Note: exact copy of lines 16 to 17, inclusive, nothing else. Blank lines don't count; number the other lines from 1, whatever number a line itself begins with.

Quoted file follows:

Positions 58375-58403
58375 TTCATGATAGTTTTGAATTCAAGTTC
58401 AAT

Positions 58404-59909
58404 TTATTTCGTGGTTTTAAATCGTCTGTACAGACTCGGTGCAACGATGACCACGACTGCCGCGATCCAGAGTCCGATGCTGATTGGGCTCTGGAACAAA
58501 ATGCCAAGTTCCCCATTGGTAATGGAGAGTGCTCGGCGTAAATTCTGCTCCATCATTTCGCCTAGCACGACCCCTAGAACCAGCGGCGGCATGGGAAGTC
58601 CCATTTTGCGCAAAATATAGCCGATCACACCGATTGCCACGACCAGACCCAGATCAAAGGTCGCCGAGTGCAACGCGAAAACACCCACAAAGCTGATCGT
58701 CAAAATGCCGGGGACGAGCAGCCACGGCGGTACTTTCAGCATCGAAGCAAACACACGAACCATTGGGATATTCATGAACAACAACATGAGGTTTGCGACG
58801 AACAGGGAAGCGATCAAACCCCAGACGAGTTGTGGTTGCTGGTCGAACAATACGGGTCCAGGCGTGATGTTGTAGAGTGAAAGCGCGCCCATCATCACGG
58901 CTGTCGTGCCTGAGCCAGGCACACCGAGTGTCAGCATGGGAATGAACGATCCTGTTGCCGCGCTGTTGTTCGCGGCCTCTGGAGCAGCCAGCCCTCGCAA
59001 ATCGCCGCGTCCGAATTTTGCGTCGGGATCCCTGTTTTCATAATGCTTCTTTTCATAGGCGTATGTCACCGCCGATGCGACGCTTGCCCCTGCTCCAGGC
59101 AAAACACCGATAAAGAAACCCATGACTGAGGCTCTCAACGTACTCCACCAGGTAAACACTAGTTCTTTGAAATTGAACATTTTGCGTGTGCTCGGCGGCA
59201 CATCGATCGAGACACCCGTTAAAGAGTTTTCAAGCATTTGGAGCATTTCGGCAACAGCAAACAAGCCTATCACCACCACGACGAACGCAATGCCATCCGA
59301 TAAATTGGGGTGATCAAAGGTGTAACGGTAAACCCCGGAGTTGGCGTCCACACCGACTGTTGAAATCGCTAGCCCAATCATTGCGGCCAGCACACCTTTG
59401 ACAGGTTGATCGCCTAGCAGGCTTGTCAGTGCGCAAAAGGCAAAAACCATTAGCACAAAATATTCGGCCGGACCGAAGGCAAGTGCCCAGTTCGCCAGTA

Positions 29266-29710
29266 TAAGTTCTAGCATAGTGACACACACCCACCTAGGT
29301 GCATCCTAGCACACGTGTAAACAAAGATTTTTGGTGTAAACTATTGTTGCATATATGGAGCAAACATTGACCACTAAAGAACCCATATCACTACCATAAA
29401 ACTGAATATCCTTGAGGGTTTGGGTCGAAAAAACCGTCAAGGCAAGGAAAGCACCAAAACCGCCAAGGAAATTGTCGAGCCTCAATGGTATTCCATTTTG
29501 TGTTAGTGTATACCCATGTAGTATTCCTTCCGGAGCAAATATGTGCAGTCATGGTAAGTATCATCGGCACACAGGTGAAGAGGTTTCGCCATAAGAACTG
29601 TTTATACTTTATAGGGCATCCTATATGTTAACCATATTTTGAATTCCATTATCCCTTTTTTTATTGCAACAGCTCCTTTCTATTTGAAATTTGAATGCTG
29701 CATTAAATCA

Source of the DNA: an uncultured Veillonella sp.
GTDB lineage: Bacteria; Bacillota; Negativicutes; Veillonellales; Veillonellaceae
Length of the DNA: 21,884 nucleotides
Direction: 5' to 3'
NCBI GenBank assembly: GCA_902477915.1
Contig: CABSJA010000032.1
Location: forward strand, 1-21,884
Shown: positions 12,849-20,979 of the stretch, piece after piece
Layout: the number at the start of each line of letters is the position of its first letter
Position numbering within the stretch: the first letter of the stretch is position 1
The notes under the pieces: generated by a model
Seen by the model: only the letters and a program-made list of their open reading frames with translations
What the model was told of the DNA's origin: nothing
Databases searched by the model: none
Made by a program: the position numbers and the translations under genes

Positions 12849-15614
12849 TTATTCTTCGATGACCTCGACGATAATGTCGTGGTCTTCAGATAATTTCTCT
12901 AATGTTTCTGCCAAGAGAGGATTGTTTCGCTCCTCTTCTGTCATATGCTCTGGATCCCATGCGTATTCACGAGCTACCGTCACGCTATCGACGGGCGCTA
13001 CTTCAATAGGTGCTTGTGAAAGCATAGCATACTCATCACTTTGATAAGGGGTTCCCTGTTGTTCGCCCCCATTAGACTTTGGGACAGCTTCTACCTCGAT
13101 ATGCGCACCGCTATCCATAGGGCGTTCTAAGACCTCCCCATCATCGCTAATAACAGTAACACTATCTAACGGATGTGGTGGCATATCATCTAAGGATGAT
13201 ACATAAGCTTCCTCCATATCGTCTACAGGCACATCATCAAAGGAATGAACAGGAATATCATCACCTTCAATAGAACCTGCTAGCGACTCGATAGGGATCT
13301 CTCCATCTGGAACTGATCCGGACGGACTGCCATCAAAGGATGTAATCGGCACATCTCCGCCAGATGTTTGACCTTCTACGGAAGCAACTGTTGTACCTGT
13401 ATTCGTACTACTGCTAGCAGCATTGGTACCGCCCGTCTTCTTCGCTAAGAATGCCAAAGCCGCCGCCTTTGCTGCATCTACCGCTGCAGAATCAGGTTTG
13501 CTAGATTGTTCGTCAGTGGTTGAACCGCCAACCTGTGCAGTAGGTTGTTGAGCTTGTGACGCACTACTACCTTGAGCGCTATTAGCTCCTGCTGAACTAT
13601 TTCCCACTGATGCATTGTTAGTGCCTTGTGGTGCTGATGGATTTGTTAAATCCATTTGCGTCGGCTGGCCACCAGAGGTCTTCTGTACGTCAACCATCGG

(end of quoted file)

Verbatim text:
Positions 29266-29710
29266 TAAGTTCTAGCATAGTGACACACACCCACCTAGGT